Screen may spot autism in one-year-olds

baby check
Image caption The screen could be added to the list of health checks normally carried out a the one-year screen

Asking parents a few simple questions about their baby during routine one-year well-baby checks can help spot early autism, say US experts.

The condition, which affects how the child relates to other people, is usually only spotted some years later.

But enquiring about a child's use of eye contact, sounds, words and gestures can flag up early on if more detailed screening is needed, a study shows.

The findings in over 10,000 infants are published in the Journal of Pediatrics.

Of the 10,479 one-year-olds seen, 184 failed the initial check-up and were referred for further evaluation by the team at the University of California, San Diego School of Medicine.

To date, 32 have received a provisional or final diagnosis of autism spectrum disorder and another 101 have been found to have other conditions that involve developmental delay.

These rates, say the authors, are typical of what you might expect to see in a population of this size, suggesting that the screening could work.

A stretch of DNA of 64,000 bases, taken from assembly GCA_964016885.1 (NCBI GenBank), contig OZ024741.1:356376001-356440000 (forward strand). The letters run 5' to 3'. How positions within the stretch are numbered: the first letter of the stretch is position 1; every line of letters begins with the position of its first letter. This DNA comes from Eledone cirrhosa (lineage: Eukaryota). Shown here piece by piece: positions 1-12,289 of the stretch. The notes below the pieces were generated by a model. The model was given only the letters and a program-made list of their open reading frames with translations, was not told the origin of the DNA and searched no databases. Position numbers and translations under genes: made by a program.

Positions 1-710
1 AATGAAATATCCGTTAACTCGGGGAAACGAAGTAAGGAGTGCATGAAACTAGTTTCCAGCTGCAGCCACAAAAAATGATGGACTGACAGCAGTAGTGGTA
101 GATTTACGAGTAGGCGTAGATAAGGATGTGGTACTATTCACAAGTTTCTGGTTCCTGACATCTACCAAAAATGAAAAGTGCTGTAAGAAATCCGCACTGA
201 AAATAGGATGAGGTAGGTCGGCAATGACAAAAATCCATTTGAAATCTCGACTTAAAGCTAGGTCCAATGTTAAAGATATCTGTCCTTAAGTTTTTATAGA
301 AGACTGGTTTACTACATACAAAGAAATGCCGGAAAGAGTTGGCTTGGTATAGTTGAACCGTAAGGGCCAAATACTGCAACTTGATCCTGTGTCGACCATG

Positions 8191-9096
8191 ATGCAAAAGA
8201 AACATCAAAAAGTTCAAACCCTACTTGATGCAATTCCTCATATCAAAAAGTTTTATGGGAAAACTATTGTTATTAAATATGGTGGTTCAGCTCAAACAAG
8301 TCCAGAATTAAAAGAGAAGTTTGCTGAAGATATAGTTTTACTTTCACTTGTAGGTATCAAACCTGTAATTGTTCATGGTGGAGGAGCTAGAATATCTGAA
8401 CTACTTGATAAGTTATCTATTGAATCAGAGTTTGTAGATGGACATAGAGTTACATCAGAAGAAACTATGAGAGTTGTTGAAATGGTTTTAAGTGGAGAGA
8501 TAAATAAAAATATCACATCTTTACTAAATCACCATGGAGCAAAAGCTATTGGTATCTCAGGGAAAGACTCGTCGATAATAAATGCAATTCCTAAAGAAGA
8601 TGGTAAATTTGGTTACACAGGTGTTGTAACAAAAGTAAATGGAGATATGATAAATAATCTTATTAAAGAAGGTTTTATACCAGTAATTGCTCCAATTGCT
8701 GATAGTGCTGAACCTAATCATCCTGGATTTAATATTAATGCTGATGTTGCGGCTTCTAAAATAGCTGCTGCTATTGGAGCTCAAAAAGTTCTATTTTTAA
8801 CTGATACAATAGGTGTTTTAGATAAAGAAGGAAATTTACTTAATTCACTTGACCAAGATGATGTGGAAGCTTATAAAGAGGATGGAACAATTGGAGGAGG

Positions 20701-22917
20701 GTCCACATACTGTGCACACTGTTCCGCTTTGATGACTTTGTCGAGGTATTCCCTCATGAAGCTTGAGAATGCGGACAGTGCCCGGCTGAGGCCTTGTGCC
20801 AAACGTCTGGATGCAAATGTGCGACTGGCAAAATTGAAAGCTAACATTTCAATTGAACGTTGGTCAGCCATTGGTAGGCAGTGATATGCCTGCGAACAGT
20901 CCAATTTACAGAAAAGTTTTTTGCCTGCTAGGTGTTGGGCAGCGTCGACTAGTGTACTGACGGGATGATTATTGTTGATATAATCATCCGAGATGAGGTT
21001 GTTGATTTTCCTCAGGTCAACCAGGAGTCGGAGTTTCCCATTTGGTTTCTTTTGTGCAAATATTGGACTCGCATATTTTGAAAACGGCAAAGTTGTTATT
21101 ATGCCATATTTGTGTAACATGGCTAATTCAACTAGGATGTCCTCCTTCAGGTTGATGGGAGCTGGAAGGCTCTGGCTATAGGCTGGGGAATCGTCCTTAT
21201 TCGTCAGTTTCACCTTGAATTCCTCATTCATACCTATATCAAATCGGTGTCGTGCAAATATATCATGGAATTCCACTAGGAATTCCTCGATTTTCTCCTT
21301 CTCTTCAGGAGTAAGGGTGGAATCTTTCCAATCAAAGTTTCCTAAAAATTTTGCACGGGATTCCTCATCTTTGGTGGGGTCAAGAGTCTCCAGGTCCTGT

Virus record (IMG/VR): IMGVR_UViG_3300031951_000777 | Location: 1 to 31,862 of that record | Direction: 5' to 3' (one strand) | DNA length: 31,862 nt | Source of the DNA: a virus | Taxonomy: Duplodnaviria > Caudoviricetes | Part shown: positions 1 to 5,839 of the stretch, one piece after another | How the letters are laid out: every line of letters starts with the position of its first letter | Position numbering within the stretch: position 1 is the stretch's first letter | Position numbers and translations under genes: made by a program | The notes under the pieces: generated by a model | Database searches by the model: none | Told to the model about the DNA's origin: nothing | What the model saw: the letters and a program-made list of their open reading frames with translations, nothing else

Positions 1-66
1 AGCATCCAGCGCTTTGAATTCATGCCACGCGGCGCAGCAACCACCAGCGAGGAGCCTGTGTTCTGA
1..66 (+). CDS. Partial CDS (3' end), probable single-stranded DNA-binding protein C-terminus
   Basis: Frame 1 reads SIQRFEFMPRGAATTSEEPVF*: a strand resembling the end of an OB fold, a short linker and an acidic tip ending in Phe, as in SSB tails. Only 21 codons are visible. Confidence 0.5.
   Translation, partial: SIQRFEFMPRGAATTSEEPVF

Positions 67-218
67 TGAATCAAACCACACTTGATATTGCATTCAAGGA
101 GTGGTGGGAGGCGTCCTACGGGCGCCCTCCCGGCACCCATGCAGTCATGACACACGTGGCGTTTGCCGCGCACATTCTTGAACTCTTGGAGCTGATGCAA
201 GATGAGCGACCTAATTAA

Lead researcher Karen Pierce said: "Given lack of universal screening of infants for such disorders at 12 months, this programme could be adopted by any paediatric office, at virtually no cost, to aid in the identification of children with developmental delays.

"Importantly, parents will be able to get help for their children at a much earlier age than before."

Autism is a spectrum condition, which means that, while all people with autism share certain difficulties, their condition will affect them in different ways.

Early diagnosis

Some people with autism are able to live relatively independent lives but others may have accompanying learning disabilities and need a lifetime of specialist support.

The sooner the condition is diagnosed, the quicker they can access the care available.

Carol Povey, Director of the National Autistic Society's Centre for autism, said: "We welcome research which could help autism be diagnosed earlier.

"Whilst a formal diagnosis requires a comprehensive clinical assessment, screening checks at key developmental stages can help professionals identify children who may be showing signs of autism."

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